Overdrive

The easiest way to distinguish an overdrive pedal from other effects in the gain group is to think about the way it is used. In contrast to a distortion or a fuzz, which are somewhat more independent, the overdrive is meant to work in tandem with the guitar amp to drive the signal over the edge. The pedal becomes an organic part of the natural tone of the guitar and amp combination used. Overdrives produce a mild clipping on the signal peaks, while leaving the rest of the signal’s waveform linear, much in the same way tube amp overdrive works.

You can also find overdrive effects producing unsymmetrical clipping, which is similar to the effect unmatched output valves can have in a tube amp. This results in the positive and negative halves of the signal’s waveform getting different amounts (or types) of overdrive, which will give you a fatter sound with more grind and an added dose of dissonance.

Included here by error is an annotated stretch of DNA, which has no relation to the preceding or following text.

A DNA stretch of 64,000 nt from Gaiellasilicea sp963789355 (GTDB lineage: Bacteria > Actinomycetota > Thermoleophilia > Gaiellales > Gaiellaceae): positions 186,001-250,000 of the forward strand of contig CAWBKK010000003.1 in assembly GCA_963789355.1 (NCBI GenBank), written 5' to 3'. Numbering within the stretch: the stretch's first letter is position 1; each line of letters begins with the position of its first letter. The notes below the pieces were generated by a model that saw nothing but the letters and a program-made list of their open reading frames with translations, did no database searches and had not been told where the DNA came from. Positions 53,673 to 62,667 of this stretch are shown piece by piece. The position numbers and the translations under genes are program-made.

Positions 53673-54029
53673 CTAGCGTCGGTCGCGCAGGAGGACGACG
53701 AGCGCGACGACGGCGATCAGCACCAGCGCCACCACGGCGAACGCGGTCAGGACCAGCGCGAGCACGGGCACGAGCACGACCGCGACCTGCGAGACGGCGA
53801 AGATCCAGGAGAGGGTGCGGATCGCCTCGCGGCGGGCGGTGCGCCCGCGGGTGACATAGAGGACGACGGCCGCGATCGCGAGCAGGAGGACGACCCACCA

Your classic overdrive tone is always a combination of the pedal effect and the inherent tone and character of your amp. The pedal does a little bit of clipping and fattening, but its main objective is to push the signal level, so that the amp starts to overdrive, too. A traditional overdrive pedal usually doesn’t sound that great when played on its own, because it needs to interact with the amplifier.

The new class of so-called foundation overdrives is different, though. This new type of overdrive takes over the role of the guitar amp in shaping and recreating the overdrive tones of different amplifier models, for example classic amps from the UK or the States. These pedals can be used as stand-alone effects, because they form the complete sound of an overdriven amp, making them a welcome addition to more traditional pedals.

READ MORE ABOUT OVERDRIVES IN OUR BACKSTAGE BLOG

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